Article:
The Curfew

by Stephen Sexton

The radicals sprung the locks that night, hurrah!
and their lovely collarbones were almost moonly.

Rhinos shrieked and bellowed, elephants tromboned
and the animals nosed into town.

Sunrise to sunrise and sunrise we kept indoors.
If you can’t count your onions, what can you count

my grandfather used to say. He said a lot of things.
Among the other miners he was legendary:

when no more than the thought of the pink crumple
of his infant daughter’s body came to mind

a glow would swell in the pit, the men
would mayhem bauxite by the light

his tenderness emitted.
Some of me lived inside her even then.

The memorial fountain says nothing
of the weeks before the rescue failed

but mentions God which, as my grandfather
used to say, is just the name of the plateau

you view the consequences of your living from.
Or something like that. He said a lot of things.

He grew wise and weary as an albatross
and left for that great kingdom of nevertheless.

It would have pleased his handsome shoulders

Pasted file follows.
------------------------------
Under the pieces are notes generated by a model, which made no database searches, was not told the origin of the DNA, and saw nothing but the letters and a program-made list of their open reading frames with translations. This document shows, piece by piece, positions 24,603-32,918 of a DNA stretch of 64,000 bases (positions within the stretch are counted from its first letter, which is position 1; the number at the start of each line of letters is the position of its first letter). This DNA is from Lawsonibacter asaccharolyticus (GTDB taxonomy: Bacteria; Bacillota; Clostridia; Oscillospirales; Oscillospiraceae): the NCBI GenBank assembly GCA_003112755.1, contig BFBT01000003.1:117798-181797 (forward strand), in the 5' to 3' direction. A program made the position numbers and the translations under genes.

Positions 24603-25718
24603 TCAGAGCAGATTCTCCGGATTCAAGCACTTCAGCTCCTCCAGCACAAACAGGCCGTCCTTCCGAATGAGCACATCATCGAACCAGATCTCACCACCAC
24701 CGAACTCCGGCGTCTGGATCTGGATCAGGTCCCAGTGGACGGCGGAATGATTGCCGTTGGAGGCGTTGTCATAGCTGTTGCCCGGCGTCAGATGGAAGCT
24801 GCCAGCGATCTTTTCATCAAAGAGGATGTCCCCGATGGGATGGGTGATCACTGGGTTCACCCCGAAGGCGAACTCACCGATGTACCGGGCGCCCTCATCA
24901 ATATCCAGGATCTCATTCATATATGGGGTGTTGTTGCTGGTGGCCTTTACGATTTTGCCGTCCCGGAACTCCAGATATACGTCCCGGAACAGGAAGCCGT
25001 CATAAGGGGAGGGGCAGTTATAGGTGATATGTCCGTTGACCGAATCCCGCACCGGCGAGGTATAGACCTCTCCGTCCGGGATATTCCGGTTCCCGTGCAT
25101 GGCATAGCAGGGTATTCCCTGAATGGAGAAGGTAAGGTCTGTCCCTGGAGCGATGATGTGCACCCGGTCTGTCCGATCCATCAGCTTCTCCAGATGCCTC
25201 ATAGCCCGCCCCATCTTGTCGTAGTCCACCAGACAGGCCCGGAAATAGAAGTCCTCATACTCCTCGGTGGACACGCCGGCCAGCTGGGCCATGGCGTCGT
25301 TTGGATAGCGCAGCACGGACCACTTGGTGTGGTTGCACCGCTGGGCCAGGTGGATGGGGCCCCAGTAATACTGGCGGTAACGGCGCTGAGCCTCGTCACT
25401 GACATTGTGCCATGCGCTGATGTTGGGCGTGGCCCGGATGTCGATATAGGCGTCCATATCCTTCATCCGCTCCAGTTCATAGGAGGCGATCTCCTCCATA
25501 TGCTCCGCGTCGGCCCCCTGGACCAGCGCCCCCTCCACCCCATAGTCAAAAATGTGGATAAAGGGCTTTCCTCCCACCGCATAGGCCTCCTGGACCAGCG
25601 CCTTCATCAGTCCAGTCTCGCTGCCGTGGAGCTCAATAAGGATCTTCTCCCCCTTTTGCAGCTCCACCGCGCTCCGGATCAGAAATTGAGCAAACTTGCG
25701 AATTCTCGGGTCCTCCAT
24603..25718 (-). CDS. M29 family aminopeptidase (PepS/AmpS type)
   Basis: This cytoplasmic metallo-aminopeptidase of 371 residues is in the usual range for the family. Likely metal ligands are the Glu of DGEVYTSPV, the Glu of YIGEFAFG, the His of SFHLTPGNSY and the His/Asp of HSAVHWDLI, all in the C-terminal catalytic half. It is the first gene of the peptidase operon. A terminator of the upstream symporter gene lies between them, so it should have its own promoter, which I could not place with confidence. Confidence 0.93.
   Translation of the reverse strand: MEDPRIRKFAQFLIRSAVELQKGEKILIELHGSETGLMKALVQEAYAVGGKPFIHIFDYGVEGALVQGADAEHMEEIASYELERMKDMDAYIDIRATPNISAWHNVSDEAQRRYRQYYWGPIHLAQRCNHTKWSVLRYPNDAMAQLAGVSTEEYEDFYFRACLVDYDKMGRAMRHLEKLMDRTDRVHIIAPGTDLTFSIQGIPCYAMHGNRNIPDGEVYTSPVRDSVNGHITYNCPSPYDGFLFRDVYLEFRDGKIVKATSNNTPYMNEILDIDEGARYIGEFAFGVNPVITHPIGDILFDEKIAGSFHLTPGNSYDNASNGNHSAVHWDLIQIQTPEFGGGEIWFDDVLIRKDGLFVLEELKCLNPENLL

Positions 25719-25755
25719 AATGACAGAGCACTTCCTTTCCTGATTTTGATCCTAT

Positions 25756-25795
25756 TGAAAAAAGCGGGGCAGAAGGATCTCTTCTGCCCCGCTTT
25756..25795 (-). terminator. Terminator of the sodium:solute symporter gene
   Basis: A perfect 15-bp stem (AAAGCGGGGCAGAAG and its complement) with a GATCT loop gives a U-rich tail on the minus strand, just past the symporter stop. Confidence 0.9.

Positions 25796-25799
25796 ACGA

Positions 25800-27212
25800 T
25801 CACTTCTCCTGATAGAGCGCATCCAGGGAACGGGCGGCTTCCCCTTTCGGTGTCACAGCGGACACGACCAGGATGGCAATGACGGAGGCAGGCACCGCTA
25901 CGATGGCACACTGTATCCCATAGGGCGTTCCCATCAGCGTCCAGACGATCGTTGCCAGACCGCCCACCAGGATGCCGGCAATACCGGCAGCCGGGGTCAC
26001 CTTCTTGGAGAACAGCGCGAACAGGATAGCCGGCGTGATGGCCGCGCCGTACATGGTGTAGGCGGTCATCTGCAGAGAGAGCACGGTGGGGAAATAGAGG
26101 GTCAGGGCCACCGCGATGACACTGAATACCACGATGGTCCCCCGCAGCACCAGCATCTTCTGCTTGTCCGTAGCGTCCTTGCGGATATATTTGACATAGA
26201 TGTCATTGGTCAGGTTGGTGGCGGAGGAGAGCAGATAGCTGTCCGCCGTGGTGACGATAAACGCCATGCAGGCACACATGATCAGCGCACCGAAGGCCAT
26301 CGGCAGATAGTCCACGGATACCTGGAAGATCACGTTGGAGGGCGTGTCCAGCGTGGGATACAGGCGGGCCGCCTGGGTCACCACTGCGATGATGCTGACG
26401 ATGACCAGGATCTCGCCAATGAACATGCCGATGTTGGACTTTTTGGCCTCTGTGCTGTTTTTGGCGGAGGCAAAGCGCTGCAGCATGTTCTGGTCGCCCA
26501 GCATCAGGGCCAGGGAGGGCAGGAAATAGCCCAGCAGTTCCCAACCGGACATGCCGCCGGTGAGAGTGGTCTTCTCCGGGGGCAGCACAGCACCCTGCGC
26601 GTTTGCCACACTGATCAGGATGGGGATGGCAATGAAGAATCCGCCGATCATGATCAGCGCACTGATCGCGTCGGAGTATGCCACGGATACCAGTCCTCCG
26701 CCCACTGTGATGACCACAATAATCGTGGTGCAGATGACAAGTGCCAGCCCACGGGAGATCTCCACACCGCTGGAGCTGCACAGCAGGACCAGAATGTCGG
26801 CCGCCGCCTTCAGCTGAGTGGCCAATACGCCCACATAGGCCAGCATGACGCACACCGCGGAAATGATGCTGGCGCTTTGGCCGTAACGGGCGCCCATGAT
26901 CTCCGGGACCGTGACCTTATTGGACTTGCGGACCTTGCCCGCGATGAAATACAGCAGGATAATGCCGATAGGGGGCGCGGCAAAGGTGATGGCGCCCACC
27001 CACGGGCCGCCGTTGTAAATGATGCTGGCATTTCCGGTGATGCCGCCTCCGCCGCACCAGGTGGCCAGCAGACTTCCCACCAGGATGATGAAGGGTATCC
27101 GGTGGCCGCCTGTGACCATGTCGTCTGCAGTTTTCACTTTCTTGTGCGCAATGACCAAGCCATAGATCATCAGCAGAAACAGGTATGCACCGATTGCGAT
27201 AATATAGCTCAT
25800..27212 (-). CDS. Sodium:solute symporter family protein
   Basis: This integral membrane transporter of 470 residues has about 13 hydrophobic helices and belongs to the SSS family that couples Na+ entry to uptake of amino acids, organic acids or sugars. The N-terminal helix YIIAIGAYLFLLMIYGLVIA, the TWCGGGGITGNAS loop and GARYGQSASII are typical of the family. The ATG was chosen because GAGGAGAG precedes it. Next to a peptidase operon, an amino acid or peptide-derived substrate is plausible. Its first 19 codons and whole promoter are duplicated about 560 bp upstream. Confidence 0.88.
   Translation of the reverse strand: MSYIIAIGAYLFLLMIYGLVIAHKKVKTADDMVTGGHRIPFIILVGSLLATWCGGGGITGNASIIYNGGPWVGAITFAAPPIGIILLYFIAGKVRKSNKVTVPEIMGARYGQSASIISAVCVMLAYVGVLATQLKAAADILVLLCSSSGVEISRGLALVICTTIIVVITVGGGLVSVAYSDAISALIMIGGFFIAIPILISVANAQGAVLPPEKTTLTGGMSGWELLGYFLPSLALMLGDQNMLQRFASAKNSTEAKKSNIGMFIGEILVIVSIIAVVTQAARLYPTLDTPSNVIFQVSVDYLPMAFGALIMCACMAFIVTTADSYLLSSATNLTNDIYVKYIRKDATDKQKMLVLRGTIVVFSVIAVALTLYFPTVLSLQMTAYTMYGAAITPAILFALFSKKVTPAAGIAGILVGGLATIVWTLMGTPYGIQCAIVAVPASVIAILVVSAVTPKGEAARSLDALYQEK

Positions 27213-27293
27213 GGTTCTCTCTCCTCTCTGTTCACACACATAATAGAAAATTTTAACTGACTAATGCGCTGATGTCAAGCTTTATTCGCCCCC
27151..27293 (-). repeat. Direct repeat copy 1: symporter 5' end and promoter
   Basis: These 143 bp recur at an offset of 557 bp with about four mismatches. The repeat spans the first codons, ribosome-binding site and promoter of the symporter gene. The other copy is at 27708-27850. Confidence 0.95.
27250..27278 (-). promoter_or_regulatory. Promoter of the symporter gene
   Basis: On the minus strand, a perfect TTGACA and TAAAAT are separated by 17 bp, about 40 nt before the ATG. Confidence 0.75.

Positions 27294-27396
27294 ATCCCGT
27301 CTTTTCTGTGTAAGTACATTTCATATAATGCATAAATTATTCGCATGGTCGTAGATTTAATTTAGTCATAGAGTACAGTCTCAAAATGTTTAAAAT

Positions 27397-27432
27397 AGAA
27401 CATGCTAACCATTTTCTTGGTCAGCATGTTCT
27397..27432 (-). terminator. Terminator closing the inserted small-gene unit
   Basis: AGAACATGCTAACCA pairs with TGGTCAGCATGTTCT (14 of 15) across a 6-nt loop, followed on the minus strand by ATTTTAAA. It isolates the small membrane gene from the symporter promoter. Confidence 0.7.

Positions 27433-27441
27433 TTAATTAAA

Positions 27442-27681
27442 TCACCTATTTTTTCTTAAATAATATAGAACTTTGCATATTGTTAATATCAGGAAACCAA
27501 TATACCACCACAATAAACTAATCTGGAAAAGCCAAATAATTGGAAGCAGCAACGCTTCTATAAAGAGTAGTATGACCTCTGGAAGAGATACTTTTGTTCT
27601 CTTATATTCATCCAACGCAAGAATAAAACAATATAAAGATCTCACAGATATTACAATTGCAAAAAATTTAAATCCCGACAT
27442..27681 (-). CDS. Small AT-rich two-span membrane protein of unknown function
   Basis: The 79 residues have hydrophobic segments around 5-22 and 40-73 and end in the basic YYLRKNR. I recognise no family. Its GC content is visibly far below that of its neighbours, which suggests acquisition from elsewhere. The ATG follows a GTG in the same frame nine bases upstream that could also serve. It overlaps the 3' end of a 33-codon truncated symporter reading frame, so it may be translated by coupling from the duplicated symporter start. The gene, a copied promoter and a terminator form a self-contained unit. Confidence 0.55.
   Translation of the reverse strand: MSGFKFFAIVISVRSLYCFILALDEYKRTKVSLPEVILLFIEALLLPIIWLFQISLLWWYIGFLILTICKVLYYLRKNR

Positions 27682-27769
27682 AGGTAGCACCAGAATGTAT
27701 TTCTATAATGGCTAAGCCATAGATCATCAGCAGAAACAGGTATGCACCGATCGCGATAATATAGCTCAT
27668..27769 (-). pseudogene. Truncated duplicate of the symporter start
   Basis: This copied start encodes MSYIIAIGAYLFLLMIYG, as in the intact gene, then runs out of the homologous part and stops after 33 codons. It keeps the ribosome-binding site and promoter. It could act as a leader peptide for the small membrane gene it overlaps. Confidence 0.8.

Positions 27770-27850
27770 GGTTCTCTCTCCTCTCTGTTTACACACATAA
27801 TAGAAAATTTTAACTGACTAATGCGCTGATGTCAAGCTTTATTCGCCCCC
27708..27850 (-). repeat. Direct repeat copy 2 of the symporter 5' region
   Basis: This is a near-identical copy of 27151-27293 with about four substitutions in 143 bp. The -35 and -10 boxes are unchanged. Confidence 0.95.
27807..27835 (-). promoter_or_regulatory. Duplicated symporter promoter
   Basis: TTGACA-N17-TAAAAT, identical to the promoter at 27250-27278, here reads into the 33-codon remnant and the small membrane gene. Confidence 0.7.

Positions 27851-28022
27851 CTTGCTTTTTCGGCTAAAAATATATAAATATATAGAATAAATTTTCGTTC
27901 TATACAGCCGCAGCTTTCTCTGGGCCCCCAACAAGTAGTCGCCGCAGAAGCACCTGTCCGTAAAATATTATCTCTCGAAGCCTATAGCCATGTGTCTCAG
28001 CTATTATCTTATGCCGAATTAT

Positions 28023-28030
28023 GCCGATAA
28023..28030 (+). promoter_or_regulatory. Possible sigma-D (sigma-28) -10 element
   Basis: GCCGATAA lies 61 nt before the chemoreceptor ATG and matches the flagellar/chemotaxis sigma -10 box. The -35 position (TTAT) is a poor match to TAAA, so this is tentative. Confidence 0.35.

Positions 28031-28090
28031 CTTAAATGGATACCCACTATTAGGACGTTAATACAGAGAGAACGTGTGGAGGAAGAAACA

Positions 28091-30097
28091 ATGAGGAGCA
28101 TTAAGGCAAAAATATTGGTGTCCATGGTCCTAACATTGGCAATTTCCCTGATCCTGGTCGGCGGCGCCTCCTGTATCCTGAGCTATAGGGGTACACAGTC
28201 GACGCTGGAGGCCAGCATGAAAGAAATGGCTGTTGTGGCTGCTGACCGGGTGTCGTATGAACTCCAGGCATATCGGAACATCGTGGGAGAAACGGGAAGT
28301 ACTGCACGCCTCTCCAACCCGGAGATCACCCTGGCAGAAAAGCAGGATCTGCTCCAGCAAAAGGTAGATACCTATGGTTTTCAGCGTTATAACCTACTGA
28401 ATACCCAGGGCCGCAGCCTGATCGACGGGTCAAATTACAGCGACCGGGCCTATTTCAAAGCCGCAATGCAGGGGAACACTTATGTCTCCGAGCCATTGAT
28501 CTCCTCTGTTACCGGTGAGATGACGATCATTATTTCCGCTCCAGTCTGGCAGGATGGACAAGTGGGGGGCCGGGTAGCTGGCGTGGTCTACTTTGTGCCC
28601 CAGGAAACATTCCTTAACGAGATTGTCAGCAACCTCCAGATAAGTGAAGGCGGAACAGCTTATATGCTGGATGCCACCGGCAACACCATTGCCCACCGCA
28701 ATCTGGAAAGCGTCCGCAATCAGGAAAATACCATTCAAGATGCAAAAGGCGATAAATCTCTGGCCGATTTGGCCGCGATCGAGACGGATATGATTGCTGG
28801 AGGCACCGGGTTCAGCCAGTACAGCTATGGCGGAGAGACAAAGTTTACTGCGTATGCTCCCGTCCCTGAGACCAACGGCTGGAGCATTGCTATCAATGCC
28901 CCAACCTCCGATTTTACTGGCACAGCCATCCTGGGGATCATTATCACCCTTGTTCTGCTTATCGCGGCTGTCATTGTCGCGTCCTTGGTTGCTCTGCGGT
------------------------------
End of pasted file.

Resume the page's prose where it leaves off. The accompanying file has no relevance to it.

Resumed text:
to watch this grizzly scoop for salmon

in the fountain of his friends, or the Bengals,
or the shakedown squad of chimpanzees

who bang and bang on the grocery window.
One by one eleven miners starved to death.

In the streets they collar or tranquillise
the ocelots and run a spike of ketamine

through the plumbing in the fountain.
Dromedaries blue-mood around the pub

aloof under their reservoirs of fat.
I don’t sleep, but oh plateau! these days

of violence have been my happiest.
Even a cabbage is not without desire

my grandfather said one day, and now
among the animals, I feel under my wings

the words for things I thought I knew
departing, and I understand him.